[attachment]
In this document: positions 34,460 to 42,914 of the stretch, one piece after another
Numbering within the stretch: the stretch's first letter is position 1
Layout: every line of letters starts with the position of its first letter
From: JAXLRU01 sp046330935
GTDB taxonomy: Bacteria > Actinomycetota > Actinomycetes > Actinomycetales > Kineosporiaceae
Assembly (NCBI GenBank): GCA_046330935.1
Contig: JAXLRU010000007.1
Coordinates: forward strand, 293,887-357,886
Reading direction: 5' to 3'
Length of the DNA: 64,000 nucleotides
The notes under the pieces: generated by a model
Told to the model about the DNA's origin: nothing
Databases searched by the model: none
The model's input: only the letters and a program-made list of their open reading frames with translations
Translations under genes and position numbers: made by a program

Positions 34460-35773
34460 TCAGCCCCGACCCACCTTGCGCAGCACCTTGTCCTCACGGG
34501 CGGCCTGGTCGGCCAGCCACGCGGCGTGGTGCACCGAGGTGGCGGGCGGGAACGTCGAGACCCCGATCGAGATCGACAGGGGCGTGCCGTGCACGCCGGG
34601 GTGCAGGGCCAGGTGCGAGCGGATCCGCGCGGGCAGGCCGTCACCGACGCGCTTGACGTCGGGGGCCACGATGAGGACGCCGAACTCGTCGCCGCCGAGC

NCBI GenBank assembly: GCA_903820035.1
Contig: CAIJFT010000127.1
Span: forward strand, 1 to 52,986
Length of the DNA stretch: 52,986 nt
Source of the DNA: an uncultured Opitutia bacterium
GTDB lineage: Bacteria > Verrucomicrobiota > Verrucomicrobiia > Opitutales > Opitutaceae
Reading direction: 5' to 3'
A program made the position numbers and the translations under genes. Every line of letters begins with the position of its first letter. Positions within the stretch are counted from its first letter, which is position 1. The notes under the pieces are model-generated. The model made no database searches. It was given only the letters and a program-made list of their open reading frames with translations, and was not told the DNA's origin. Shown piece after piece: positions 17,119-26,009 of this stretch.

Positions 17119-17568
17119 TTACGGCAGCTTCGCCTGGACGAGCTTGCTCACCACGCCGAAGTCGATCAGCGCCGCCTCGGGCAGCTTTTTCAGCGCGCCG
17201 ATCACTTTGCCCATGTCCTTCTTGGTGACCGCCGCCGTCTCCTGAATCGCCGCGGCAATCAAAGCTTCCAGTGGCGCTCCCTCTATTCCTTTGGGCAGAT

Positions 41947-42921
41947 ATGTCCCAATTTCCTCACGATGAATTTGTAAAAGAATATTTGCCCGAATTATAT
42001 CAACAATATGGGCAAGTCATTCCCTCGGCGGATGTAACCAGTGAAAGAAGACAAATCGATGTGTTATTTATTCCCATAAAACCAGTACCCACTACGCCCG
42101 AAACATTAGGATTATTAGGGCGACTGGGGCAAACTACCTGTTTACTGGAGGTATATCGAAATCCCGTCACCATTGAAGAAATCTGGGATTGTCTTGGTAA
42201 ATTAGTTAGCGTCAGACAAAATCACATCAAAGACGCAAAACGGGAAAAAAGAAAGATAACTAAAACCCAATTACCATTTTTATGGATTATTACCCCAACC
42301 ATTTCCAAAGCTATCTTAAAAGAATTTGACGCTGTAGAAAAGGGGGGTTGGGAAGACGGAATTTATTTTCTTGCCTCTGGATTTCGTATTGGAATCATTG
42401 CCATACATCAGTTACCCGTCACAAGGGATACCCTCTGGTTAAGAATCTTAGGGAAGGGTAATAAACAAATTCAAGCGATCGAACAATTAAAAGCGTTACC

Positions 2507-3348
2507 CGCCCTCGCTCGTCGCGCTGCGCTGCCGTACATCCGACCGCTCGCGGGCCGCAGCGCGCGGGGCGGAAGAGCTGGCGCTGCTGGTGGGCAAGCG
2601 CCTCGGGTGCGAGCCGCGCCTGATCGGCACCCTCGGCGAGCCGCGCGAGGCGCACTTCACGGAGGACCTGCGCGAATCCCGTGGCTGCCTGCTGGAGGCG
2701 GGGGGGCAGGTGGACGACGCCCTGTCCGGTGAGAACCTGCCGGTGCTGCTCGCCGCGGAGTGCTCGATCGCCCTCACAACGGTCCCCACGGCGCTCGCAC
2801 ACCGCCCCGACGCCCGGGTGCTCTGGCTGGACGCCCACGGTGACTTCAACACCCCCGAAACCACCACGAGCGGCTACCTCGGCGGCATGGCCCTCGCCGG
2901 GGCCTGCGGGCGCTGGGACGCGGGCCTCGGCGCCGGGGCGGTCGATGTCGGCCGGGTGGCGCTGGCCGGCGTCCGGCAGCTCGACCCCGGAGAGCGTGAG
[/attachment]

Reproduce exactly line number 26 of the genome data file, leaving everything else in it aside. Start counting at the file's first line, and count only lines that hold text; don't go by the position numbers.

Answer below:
Reading direction: 5' to 3'